Sunday, February 26, 2012

Paul to the Hebrew Christians: Hold fast the faith of your Horim

Alice C. Linsley

Hebrews speaks of the prophets, angels, Moses, Joshua, and the priesthood as types or patterns whereby the one true Prophet-Priest-King, Jesus Christ, may be discerned. Angels, being more glorious and powerful than humans, are higher than humans, but not higher than the God who took on flesh. He is higher than the angels, and by “putting on Christ” we also hope to share in His glory.

Jesus Christ is the one to whom all the types point in Hebrews.  He alone proved to be faithful over all the House of Israel. Moses was appointed a leader and he led some to the Promised Land, though he himself could not enter it.  Joshua and Caleb were the only leaders of that generation who were permitted to enter (Numbers 14:30), as they had, in a very real sense, stormed the strongholds of Canaan by faith. 

Even these faithful leaders died and remained in the grave, thereby proving that they had no power to save from death. That power rests with Jesus Christ alone, the perfect Leader. Hebrews 3:1 expresses it this way:  Jesus Christ is “the apostle and the high priest of our profession of faith” and as such, He is superior in every way to his servant Moses. 

As usual, Paul is telling the truth, and his words would have comforted some and discomforted others. For Jews of the first century the assertion of Jesus’ superiority to the prophets, angels and Moses would have been blasphemous. It would have stirred anger and incited violence against Christ’s Jewish followers. The Apostle is careful not to speak of Moses in a negative way. He simply asserts that Jesus is greater than Moses, as the master is greater than his servant.  Jesus is greater because He completed all his work at the foundation of the world. (Gen. 2:2)  Moses gave the Sabbath Law in order that the people might mimic God at rest, thereby identifying themselves with God.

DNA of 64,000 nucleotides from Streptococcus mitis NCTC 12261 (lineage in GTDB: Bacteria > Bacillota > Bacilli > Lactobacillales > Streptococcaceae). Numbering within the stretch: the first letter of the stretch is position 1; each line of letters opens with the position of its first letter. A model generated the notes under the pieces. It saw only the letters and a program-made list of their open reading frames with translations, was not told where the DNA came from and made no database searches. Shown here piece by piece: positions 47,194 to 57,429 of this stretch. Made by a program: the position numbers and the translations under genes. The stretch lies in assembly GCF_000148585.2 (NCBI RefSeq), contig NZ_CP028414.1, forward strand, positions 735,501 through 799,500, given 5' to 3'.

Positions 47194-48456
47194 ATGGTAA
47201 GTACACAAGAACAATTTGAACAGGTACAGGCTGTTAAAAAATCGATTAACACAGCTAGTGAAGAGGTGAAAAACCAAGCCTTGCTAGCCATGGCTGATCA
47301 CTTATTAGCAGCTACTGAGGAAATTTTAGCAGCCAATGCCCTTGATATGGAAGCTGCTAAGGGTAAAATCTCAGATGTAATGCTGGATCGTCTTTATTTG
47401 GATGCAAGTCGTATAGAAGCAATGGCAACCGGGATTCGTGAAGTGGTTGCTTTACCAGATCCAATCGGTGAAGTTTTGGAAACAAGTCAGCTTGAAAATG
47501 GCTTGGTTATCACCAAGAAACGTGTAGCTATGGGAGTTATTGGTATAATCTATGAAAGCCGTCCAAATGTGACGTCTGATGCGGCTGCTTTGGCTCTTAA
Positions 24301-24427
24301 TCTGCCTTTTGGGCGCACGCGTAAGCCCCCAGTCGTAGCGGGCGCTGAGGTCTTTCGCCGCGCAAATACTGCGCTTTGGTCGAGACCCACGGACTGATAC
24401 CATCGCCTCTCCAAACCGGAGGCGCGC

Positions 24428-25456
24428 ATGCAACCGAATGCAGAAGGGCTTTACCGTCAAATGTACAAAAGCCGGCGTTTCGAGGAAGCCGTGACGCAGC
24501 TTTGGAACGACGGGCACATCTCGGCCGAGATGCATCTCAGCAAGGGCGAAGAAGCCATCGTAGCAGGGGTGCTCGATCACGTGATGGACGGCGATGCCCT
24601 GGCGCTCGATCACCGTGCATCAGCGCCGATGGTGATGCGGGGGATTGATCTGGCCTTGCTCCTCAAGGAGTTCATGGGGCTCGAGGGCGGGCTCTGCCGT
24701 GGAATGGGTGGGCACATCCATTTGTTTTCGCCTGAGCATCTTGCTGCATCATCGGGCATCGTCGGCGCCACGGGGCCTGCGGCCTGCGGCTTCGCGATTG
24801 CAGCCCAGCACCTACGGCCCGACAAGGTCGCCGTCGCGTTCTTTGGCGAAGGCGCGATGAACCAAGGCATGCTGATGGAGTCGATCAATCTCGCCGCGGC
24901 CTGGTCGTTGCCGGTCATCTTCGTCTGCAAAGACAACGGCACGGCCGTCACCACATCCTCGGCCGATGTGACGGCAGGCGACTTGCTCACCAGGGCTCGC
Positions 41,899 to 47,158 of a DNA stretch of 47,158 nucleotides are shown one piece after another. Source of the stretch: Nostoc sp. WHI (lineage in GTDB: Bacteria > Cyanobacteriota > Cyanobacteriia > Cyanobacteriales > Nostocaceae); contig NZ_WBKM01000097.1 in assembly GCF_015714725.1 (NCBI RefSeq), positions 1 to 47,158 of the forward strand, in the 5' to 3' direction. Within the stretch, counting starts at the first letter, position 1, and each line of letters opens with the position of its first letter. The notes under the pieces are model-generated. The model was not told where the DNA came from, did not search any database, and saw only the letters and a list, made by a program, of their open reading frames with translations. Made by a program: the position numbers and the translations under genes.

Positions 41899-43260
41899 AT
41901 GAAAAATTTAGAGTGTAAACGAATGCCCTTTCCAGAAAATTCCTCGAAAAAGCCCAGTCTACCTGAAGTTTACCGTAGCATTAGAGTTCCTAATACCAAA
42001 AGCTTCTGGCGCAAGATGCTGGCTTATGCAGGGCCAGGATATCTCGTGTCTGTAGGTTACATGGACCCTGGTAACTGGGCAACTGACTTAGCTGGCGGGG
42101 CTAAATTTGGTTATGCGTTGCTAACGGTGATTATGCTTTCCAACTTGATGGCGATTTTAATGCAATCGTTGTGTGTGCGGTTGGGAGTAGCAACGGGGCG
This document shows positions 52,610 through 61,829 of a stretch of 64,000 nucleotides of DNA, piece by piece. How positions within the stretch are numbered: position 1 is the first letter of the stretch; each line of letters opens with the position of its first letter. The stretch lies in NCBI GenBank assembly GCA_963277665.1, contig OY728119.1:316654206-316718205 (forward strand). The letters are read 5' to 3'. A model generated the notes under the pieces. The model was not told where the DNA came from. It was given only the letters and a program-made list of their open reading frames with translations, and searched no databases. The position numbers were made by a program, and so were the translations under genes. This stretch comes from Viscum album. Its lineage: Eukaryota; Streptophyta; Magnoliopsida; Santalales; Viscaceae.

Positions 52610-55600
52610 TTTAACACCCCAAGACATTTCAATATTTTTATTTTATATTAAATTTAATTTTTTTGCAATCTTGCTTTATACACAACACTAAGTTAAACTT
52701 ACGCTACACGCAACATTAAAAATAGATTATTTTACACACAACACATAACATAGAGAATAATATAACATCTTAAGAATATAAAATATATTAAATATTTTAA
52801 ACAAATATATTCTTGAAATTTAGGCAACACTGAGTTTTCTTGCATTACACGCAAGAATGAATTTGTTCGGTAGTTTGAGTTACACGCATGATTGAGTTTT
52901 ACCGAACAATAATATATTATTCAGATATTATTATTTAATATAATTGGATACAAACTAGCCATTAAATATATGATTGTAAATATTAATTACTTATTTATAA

Hebrews 4 brings to a conclusion the exhortation to not be like the generation that died in the Wilderness because they were not joined to the perfect Leader in faith. The Hebrew Christians are told to encourage one another so that none is hardened by the lure of sin “as at the Rebellion.” (Heb. 3:15) 

It is evident that the Apostle saw signs among the early Hebrew Christian of weakening and falling away from the faith of their Horim (Horite ancestors). The “Rebellion” is described in Numbers 14:22: … all those men which have seen my glory, and my miracles, which I did in Egypt and in the wilderness, and have tempted me now these ten times, and have not hearkened to my voice…  Rebellion in the wilderness expressed itself in various ways. 

    The people grumbled about the hardships they faced. (Philippians 2:14)

     They resisted Moses’ leadership. 

     Some aligned themselves with Moses’ half-brother Korah who challenged Moses’ authority.

     They forgot all that God had done for them.

     They yearned for the garlic and onions of Egypt. Like Lot’s wife, they looked back instead of forward to the promise of rest in a land flowing with milk and honey.